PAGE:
Egypt’s Darul Iftaa (Iftaa House) announced that the new moon of Ramadan was sighted on Thursday, July 19. "Therefore, today is the last day of Shaaban and Friday, July 20, will be the first day of Ramadan.”
Religious authorities in Saudi Arabia, the birth place of Islam, also announced that the first day of Ramadan will be on Friday, July 20. The dawn-to-dusk fasting month will also start Friday in Qatar, the United Arab Emirates and Kuwait.
Ramadan will also start Friday, July 20 in Jordan, Sudan and Yemen. The fasting month of Ramadan will also start Friday in Palestine, Sheikh Mohamed Ahmed, the Mufti of Jerusalem, announced.
In Ramadan, adult Muslims, save the sick and those traveling, abstain from food, drink, smoking and sex between dawn and sunset. Muslims dedicate their time during the holy month to be closer to Allah through prayers, self-restraint and good deeds.
It is customary for Muslims to spend part of the days during Ramadan studying the Noble Qur'an. Many men perform i`tikaf (spiritual retreat), spending the last 10 days of the month exclusively in the mosque.
A Day Later
Muslim minorities in the West will also celebrate the first day of Ramadan on Friday, July 20. The Fiqh Council of North America (FCNA) and the umbrella Islamic Society of North America (ISNA) announced that Ramadan will begin on Monday, August 1, in North America.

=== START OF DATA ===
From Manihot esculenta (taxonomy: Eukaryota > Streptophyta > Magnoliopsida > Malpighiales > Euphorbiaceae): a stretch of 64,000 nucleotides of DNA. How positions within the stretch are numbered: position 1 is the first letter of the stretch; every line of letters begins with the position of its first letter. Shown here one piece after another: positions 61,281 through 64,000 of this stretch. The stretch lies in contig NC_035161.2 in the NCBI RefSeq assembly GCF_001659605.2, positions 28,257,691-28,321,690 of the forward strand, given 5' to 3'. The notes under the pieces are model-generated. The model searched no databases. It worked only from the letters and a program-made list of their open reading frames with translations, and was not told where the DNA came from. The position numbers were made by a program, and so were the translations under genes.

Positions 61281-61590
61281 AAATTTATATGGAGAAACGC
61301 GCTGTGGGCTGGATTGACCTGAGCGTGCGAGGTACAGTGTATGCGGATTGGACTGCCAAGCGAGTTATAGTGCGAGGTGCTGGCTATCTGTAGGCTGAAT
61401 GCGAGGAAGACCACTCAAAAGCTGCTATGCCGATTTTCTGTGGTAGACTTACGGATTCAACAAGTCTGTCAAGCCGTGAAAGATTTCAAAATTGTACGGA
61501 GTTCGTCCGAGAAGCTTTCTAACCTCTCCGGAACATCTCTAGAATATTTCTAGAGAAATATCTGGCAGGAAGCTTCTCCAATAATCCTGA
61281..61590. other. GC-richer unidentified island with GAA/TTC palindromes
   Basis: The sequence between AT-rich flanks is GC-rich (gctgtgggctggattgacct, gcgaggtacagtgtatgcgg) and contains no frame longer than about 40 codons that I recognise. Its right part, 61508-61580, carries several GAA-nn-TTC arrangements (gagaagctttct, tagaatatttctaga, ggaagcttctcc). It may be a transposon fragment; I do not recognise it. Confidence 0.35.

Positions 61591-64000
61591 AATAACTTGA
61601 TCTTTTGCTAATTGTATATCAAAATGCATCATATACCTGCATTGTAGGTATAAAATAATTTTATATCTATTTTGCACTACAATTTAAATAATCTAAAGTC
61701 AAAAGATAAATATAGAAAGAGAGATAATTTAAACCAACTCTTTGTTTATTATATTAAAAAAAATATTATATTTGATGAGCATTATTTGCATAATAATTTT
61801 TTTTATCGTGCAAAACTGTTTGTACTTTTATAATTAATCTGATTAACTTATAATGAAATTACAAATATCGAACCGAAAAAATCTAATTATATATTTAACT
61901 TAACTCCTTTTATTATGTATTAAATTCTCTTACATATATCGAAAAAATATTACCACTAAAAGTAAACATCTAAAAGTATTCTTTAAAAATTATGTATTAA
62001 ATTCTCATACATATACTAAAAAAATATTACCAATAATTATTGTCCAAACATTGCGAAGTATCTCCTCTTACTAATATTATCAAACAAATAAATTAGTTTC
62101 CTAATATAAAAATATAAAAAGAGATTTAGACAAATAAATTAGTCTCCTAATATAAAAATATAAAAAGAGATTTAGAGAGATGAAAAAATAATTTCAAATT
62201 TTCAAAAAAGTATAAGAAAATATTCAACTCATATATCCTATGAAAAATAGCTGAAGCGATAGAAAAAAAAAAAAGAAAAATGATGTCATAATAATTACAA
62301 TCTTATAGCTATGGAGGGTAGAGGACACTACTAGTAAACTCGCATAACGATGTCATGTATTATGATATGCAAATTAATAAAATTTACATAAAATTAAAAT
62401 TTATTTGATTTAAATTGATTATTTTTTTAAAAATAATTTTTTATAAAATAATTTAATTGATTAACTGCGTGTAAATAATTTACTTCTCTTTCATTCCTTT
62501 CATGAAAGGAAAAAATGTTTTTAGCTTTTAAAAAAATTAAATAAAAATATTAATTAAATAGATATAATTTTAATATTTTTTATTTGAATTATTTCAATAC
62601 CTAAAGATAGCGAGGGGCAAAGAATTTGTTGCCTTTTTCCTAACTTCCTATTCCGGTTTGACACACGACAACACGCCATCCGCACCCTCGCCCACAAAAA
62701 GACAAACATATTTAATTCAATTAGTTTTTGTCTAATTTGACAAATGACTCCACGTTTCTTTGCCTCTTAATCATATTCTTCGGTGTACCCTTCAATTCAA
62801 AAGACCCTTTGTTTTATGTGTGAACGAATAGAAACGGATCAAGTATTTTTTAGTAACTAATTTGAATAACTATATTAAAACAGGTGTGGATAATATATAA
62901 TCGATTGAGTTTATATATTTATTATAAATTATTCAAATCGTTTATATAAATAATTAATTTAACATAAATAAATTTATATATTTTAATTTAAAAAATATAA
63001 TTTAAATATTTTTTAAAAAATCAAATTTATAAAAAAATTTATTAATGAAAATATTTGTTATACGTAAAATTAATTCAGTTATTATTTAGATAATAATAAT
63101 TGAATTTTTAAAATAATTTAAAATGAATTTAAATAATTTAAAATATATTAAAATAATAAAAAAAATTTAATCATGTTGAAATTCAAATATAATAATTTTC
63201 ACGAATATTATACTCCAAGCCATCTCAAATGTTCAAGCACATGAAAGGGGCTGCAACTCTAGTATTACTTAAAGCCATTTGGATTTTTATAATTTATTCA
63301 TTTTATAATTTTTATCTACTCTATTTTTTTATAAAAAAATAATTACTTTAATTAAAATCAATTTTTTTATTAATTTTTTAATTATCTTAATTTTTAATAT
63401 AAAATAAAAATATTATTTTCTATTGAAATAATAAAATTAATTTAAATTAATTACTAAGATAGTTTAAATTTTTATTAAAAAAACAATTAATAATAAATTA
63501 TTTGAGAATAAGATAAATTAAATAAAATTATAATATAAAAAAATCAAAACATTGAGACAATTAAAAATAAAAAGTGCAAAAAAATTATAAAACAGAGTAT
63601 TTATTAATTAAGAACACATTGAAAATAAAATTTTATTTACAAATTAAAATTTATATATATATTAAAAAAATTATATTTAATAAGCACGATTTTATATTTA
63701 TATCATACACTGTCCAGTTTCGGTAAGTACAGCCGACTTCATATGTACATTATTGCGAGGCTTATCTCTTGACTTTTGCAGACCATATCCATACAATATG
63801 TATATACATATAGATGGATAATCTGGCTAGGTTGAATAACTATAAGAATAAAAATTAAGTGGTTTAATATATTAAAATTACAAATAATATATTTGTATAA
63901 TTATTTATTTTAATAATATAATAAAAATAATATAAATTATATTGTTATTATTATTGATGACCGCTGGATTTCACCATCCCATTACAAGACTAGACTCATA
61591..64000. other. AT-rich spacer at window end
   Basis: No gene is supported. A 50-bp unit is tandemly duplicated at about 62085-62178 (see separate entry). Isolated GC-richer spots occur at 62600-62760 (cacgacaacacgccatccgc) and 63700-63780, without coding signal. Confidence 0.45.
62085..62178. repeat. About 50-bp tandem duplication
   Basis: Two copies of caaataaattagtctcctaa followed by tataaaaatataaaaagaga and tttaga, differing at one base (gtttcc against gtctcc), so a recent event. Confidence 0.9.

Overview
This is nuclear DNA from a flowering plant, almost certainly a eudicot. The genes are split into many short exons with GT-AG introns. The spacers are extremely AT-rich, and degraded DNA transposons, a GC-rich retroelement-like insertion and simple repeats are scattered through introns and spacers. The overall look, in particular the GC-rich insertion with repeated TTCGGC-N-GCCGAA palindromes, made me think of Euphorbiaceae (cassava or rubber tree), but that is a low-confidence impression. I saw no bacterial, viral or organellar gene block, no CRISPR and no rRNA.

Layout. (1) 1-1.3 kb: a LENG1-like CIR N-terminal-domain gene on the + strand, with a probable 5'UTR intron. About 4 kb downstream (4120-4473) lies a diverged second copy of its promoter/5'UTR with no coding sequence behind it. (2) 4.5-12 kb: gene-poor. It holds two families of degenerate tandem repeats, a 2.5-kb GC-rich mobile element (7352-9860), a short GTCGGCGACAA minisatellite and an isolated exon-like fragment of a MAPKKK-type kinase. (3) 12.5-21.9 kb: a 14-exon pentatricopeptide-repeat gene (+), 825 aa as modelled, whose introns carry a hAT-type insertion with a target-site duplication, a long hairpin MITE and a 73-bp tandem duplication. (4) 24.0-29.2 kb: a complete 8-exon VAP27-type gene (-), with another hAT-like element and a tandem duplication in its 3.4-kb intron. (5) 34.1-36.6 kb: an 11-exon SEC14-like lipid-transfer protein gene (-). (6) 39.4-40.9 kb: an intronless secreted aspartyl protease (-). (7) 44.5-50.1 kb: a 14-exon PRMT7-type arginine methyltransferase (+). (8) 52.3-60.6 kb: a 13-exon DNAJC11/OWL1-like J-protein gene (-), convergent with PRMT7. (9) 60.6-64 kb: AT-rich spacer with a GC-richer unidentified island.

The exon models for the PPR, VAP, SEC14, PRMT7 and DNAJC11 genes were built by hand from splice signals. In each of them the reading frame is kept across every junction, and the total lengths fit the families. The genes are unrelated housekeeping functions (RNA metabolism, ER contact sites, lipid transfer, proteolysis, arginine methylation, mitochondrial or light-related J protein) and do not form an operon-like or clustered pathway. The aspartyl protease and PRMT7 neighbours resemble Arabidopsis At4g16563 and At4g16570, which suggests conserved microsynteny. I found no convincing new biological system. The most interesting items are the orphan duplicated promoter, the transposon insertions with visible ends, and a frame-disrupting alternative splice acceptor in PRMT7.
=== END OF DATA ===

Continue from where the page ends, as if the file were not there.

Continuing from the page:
The European Council on Fatwa and Research also announced that Ramadan will start on Friday, July 20. Muslims in Turkey will also welcome Ramadan on Friday, July 20.
Muslims in Kosovo, Macedonia, Romania, Bosnia, Serbia, Bulgaria, Montenegro, Albania and Slovenia will also celebrate the first day of Ramadan on Friday. However, some countries will observe the first day of Ramadan on Saturday, July 21.
Authorities in Oman announced that the first day of Ramadan will be celebrated on Saturday, July 21. The Syrian government also announced that Ramadan will start on Saturday.
Muslims-majority Malaysia also announced that Ramadan will start on Saturday, July 21. Muslims in the Philippines will also start Ramadan on Saturday. The Indonesian government also announced that the holy fasting month will start on Saturday, July 21.
The announcement comes in opposition to a declaration by Muhammadiyah, Indonesia’s second largest Muslim organization, which had told followers that the fasting month will start on Friday.
Moon sighting has always been a controversial issue among Muslim countries, and even scholars seem at odds over the issue. One group says that Muslims everywhere should abide by the lunar calendar of Saudi Arabia.
A second, however, believes that the authority in charge of ascertaining the sighting of the moon in a given country (such as Egypt's Dar al-Iftaa [House of Fatwa]) announces the sighting of the new moon, then Muslims in the country should all abide by this.